How to Deal With Bedwetting in 5 Easy Steps

First published: 15 January 2023 @ 6:00 pm

Nocturnal enuresis or bedwetting issues can be quite embarrassing and frustrating for children. However, it is actually a common problem as 15 percent of children under the age of 5 experience bedwetting

There are two types of bedwetting: primary and secondary. Primary bedwetting is when a child has never been able to control their bladder for six months in row or even longer.

Meanwhile, secondary bedwetting is when a child has had occasional wetting episodes after they have developed bladder control. This is mainly due to medical issues.

The causes of bedwetting vary, but there are some common tips that can help children deal with the problem.

How to Deal With Bedwetting in 5 Easy Steps
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What are the Causes of Bedwetting?

It is normal for children to wet the bed at some point in their lives. However, there are a few things that can increase the chances of a child wetting the bed. Some of these include:


Family history or genetic component can play a strong role in bedwetting. Kids whose parents are not enuretic have only a 15% bedwetting incidence. When one or both parents were bedwetters, the rates are jumping to 44% and 77% respectively.

Emotional Problems

Stressful events like moving, a change in routine, or even just a new person in the family can be a bedwetting trigger to a child. This is because nocturnal enuresis is often an expression of stress.

Medical Conditions

There are a number of medical conditions that can lead to bedwetting such as urinary tract infections (UTI), diabetes, and a lack of bladder control. In this case, the child will need to see a doctor in order to find out the cause and to get treatment.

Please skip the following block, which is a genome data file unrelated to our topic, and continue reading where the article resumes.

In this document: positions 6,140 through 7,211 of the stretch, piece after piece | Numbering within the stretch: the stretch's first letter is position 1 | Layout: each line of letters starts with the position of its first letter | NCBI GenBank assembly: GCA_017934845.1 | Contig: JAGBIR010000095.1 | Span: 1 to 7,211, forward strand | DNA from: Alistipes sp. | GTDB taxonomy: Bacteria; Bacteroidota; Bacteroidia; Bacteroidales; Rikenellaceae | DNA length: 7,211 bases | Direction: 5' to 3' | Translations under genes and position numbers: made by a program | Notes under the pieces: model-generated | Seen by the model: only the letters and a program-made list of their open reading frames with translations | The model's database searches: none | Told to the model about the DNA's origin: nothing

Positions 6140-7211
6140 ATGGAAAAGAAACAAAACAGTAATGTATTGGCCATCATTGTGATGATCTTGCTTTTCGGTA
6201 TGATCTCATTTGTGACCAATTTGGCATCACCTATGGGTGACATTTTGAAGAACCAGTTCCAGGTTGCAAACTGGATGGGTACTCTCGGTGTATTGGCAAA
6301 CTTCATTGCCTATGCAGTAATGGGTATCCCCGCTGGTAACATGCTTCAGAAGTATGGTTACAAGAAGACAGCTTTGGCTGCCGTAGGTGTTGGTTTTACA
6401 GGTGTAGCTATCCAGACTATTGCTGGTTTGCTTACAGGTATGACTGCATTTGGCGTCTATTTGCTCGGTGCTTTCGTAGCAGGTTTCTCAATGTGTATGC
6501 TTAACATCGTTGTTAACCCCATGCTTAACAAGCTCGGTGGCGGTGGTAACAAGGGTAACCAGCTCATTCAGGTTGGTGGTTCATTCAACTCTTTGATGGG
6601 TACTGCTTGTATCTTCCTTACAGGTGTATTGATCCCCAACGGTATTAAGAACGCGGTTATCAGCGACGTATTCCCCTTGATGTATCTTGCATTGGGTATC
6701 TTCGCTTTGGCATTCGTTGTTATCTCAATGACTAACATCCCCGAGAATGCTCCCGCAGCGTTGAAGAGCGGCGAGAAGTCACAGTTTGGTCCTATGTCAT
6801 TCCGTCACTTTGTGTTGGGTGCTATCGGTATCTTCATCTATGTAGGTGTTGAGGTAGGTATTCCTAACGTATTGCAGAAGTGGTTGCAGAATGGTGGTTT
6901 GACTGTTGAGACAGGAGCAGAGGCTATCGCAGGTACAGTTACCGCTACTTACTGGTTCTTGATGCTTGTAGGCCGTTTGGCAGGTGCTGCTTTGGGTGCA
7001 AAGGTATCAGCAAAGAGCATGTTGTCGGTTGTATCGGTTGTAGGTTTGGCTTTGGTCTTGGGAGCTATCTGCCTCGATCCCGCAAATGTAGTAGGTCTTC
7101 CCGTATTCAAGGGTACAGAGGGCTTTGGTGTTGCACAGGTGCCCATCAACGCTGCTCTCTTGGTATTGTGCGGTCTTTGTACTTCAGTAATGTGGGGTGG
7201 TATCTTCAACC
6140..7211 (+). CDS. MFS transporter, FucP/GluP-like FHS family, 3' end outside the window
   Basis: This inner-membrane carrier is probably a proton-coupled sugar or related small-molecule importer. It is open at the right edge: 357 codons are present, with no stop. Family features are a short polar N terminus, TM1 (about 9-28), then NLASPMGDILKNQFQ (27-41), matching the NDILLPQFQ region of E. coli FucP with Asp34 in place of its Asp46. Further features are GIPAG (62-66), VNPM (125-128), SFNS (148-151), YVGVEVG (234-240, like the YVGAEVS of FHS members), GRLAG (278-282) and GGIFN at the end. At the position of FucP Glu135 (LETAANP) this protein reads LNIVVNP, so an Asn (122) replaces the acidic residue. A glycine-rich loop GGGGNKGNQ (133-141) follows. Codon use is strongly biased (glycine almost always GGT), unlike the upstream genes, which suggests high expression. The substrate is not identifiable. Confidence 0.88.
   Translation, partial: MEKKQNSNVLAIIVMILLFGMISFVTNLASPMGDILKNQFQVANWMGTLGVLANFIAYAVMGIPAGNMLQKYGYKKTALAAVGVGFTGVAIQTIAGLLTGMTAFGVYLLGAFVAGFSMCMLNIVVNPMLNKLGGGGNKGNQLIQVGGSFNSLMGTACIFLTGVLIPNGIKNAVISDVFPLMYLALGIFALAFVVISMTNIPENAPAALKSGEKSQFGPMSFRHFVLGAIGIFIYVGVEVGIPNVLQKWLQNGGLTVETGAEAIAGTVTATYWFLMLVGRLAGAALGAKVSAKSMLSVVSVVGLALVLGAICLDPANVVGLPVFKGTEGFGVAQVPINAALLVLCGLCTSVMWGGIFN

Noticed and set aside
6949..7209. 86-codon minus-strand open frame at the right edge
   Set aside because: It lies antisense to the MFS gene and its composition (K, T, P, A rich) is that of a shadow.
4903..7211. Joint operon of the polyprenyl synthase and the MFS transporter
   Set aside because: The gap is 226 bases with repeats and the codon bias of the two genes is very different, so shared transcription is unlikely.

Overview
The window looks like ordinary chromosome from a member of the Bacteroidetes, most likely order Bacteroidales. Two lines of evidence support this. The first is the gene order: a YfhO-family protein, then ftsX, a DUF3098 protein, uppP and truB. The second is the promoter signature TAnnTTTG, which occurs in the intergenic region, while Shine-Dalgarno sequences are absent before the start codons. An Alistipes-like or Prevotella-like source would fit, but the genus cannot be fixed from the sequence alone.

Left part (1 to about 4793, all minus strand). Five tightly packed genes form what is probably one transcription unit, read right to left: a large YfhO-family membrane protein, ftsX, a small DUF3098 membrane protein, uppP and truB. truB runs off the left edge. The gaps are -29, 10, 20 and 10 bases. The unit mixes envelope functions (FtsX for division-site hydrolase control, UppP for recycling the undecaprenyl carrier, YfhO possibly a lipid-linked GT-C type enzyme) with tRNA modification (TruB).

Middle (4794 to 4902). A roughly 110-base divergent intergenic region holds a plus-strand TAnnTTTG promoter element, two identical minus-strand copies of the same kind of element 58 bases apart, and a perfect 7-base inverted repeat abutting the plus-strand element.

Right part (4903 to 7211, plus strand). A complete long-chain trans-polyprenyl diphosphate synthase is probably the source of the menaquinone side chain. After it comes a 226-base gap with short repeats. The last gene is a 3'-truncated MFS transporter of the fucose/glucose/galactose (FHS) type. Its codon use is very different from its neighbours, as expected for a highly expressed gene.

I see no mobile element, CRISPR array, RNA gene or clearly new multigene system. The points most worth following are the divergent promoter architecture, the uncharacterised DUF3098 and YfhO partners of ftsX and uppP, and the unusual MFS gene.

Urine is full of nitrogen and other elements which can make it difficult for the bladder to contract. When this happens, the child may find it difficult to control their bladder due to constipation. As a result, they may wet the bed.

Overactive Bladder

Overactive bladder is when the bladder doesn’t have enough control over when and how much urine it releases. Children with this condition may find it difficult to stop themselves from going to the bathroom even when they are not drinking or eating.

5 Easy Steps to Deal With Bedwetting

1. Limit Drinks Before Bed

Being able to drink a glass of milk or water at bedtime is common for many children, but it is often the reason that they are repeatedly wetting themselves.

So, by limiting drinks an hour before bedtime, your child will be less likely to have an accident. It may also help a lot if you take them for a quick bathroom visit just prior to sleep.

Just make sure they drink plenty of fluids during the day so that they are not dehydrated.

2. Start Bladder Training

The process of bladder training is often recommended for children who have primary bedwetting. The goal of this is to help the child learn how to control their bladder patterns and stop wetting the bed.

The training will involve gradually increasing the time that the child has to wait before they can go to the bathroom.